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‘Anniversary of Auckland floods and upcoming Anniversary of Cyclone Gabrielle: The Student Volunteer Army leverages technology to stand up against climate change’

As we commemorate the anniversary of the Auckland Floods and anticipate the upcoming anniversary of Cyclone Gabrielle, the SVA reflects on its decade-long journey and announces a groundbreaking fundraising project to leverage technology in the fight against climate change and to enhance crisis response and community recovery efforts.

Emily Byrne, CEO of the SVA, expressed her pride in the students and volunteers who stepped up during the Auckland Anniversary flood and Cyclone Gabrielle. “I am incredibly proud of the swift and determined response from our students and volunteers. Their resilience and dedication demonstrate the spirit of community service that defines the Student Volunteer Army.”

In the wake of the Auckland Anniversary floods, the Student Volunteer Army (SVA) mobilised more than 1300 dedicated volunteers to provide immediate relief and aid to the affected communities, showcasing their prompt and impactful response.

Cyclone Gabrielle arrived soon after and once its impact was understood, the SVA partnered with Task Force Kiwi and supported expert volunteers to help the community by clearing debris with chainsaws and diggers. Once it was safe to do so, a team of student volunteers travelled to Hawke’s Bay to assist with cleaning the homes of those who had lost everything.

Revolutionising crisis response through technology

The SVA is poised to take crisis response into the future with new spontaneous volunteer coordination technology that has the potential to revolutionize their operations. This fully integrated and adaptable online platform will enable live maps, instant communication through emails and texts, and volunteer segmentation based on experience, skills and location – connecting and mobilising volunteers in real time across the country.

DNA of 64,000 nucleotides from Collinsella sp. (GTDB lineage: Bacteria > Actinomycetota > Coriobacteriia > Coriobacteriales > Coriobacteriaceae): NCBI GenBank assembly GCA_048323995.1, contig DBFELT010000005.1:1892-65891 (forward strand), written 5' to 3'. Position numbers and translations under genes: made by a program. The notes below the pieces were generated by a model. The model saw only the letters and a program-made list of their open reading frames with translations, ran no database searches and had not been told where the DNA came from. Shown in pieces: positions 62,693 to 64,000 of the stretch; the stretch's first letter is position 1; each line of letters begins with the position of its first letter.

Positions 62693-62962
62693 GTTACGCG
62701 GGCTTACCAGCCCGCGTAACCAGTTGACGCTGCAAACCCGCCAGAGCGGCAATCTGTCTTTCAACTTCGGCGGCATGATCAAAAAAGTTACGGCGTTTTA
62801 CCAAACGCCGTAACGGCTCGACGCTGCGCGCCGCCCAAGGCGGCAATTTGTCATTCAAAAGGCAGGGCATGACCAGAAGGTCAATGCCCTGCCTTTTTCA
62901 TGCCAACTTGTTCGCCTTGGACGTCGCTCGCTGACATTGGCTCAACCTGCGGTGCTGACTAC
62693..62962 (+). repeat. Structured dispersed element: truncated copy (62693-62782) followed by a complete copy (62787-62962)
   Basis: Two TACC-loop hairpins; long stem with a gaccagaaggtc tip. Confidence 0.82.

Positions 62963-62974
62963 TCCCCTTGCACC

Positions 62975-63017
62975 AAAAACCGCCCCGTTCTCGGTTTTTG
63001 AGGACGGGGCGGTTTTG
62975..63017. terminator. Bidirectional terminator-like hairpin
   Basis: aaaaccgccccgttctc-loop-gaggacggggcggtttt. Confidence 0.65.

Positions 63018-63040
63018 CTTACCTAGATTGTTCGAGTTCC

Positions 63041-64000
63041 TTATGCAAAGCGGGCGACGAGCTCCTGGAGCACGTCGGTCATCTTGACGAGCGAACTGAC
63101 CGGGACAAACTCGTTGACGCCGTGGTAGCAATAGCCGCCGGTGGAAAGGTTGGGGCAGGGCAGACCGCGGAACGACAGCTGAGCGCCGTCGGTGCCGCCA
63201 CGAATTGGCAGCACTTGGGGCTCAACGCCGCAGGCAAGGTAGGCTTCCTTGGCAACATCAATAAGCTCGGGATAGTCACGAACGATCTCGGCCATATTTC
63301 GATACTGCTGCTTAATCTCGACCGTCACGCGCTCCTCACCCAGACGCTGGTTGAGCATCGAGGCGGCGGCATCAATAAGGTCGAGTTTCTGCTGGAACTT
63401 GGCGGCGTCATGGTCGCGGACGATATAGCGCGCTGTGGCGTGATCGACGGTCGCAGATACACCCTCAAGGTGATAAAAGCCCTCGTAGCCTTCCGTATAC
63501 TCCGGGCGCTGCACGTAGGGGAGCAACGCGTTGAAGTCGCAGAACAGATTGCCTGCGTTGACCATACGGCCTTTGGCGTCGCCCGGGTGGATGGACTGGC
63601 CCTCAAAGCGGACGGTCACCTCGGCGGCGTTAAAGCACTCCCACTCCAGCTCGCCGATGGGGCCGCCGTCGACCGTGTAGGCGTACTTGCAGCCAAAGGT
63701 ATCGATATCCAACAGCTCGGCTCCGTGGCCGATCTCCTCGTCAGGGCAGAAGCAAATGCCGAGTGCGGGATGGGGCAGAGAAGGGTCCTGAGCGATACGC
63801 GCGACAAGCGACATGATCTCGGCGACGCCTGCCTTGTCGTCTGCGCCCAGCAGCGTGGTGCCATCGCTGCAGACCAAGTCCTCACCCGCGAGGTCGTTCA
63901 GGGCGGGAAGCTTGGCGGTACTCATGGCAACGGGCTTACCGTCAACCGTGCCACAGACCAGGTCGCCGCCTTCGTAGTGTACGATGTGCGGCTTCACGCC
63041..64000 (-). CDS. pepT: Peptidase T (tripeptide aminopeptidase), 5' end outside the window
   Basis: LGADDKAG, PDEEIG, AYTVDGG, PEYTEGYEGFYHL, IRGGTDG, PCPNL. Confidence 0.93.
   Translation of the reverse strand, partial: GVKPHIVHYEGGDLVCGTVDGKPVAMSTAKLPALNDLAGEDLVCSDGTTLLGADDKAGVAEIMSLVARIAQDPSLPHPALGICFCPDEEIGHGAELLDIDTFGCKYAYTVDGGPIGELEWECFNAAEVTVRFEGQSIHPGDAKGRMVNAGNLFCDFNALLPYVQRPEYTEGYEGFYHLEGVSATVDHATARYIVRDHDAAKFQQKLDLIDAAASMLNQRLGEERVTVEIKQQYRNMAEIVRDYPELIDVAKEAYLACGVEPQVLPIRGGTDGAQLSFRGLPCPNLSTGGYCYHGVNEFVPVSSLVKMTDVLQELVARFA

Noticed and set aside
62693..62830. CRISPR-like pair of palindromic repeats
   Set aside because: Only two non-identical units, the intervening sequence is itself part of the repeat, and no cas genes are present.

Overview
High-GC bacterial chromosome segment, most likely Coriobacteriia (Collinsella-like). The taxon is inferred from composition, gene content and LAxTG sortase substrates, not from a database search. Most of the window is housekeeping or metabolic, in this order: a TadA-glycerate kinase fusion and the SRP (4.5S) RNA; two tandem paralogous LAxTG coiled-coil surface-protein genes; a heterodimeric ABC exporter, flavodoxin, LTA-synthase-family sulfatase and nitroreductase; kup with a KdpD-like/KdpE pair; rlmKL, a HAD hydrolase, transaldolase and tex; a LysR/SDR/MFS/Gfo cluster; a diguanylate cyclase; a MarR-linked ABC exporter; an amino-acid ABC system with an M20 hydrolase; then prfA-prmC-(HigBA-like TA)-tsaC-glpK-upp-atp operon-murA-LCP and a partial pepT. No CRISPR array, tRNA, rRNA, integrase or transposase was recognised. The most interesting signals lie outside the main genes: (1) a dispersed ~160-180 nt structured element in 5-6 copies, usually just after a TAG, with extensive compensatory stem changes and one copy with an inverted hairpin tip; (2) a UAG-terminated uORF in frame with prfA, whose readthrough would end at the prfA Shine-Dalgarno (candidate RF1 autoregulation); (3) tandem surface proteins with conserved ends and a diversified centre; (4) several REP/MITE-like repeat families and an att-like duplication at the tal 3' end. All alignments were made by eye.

Speaking on the importance of future resilience, Emily emphasised how crucial the SVA’s work is in the face of escalating climate challenges. “Our organisation stands as a beacon of hope, empowering the youth to connect with their community and support their recovery. With technology as our ally, we can strengthen our impact and foster a culture of resilience that will endure for generations,” she said.

Supporting youth mental health and resilience

Recognising the challenges facing youth mental health, the SVA’s enhanced crisis response operations aim to build resilience in young volunteers through online crisis response training and drills. Volunteering provides practical skills, fosters confidence and increases work-readiness, positively impacting mental health and well-being. A young person’s involvement during a crisis builds their sense of responsibility to the community, increasing their motivation to care for the world around them.


JAN 2024

Building resilient communities through connection

Loneliness is a significant issue in New Zealand, particularly among vulnerable groups. The SVA aims to foster community connection, equipping communities with tools, resources and skills to better prepare for emergencies and work together effectively in a crisis.

Together, we are stronger and we can achieve anything.

OUR STORY: Born out of crisis, evolving for the future

The Student Volunteer Army emerged in the aftermath of the 2010 Christchurch earthquake, and over the past decade, it has grown into a force of more than 40,000 registered volunteers, leading second-wave crisis responses to help communities recover after disasters. Through volunteer programmes spanning primary, secondary and tertiary education levels, the SVA empowers young people across Aotearoa, fostering a resilient volunteering culture that spans generations and creates future leaders who are ready to step into action in a crisis for their community.

During the past year the SVA’s work has been supported by its crisis response partner Hummingbird Coffee.


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